Observations and characterizations of non-linear internal waves on the Mid-Atlantic Bight continental shelf
Taube, Donald W.
Herbers, Thomas H. C.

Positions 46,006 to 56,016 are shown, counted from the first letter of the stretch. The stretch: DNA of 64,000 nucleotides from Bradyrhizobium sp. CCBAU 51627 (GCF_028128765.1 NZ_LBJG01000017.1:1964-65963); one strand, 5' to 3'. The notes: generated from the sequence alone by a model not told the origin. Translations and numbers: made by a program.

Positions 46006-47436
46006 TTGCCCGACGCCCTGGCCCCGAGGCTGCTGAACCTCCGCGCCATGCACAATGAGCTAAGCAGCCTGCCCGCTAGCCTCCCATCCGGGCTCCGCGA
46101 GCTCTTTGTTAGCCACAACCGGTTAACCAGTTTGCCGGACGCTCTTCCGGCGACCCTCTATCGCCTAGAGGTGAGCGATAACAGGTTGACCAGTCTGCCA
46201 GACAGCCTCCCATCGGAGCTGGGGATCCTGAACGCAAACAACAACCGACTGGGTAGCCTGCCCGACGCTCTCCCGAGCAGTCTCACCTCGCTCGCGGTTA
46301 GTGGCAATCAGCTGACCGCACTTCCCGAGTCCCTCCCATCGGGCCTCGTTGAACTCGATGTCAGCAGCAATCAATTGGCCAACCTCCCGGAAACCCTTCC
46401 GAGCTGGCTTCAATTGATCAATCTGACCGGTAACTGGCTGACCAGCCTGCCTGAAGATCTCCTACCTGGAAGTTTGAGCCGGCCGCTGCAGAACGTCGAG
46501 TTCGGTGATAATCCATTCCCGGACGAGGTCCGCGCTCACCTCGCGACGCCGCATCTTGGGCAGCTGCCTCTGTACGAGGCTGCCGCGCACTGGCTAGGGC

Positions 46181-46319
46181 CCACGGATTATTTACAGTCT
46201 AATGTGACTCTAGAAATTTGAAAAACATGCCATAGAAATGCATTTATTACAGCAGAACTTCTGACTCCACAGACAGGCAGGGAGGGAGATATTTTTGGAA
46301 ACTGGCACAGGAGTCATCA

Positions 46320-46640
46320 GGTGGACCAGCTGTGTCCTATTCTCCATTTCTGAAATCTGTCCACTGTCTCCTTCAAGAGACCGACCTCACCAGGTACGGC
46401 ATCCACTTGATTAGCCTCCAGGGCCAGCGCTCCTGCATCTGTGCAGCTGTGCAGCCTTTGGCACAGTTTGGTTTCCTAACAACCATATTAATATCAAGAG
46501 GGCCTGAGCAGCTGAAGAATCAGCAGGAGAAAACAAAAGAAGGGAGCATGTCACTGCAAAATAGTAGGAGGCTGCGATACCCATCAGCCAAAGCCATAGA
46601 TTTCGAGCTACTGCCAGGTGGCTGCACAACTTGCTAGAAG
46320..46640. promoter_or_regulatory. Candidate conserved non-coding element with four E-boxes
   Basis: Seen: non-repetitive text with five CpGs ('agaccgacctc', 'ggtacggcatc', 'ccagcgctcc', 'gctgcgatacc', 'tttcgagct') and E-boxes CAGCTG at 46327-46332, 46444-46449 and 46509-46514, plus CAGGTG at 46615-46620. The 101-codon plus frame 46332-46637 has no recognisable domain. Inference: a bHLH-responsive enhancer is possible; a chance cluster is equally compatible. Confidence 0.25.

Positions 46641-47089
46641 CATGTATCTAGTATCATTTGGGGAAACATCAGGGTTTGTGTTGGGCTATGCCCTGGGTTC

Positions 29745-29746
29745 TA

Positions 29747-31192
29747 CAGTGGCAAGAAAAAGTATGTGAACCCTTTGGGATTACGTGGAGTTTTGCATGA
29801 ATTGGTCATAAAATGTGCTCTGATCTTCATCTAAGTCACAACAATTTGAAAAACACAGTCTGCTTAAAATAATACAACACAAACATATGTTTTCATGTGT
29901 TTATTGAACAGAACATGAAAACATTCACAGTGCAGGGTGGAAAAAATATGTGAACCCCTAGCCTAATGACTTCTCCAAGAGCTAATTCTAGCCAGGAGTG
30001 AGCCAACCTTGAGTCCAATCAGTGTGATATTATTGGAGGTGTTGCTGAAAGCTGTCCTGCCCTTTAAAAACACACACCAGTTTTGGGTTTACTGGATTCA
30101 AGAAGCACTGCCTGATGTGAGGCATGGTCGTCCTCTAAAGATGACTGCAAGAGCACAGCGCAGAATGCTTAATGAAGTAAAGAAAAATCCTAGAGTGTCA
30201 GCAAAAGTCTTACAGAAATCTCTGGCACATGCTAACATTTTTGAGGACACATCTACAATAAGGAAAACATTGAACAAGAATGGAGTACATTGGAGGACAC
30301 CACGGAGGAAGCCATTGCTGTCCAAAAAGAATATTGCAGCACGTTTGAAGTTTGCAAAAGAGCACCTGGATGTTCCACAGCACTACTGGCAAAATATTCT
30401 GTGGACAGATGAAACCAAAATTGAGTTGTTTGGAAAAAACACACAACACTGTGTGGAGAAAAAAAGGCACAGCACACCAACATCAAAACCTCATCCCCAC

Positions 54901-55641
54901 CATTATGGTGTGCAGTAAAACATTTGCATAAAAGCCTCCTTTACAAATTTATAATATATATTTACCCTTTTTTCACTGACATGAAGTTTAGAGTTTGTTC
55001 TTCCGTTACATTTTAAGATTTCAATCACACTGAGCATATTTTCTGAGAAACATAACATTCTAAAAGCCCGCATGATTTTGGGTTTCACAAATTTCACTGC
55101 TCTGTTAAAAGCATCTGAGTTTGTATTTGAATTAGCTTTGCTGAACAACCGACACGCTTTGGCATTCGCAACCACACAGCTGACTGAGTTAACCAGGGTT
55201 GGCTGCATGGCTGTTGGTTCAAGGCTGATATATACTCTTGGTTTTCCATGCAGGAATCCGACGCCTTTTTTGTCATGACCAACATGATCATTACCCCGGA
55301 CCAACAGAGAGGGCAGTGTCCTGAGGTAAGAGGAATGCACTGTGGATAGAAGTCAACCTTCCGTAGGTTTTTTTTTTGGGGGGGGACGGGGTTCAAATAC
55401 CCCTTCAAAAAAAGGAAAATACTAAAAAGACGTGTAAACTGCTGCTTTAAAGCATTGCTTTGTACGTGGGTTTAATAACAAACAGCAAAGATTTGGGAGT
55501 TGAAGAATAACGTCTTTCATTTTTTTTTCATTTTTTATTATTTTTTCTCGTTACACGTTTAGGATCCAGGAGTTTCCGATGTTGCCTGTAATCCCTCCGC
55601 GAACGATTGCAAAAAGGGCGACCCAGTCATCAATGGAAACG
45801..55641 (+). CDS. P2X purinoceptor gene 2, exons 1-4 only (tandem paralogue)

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During the summer of 1995, an intensive, joint field study called Shallow Water Acoustics in a Random Medium (SWARM 95) was conducted by the Naval Research Laboratories (NRL), Woods Hole Oceanographic Institution (WHOI), University of Delaware (UD), Applied Physics Laboratory of Johns Hopkins University (APL/JHU) and Naval Postgraduate School (NPS), among others, in the Mid-Atlantic Bight continental shelf region off the coast of New Jersey. Environmental and acoustic sensors were deployed as part of SWARM '95 to measure and characterize the non-linear internal waves and their impact on the spatial and temporal coherence of the acoustic transmissions. As part of the environmental monitoring network, two bottom-moored, upward looking Acoustic Doppler Current Profilers (ADCPs) were deployed. A modal, time-series analysis of the data captured by the two ADCPs was performed. Highlights of the results reveal that: the generation mechanism, in this case, is consistent with the lee- wave hypothesis of generation; the phase speed is in good agreement with predicted phase speeds of the first baroclinic mode; and, the displacement power spectral density is significantly modified when soliton wavepackets are present.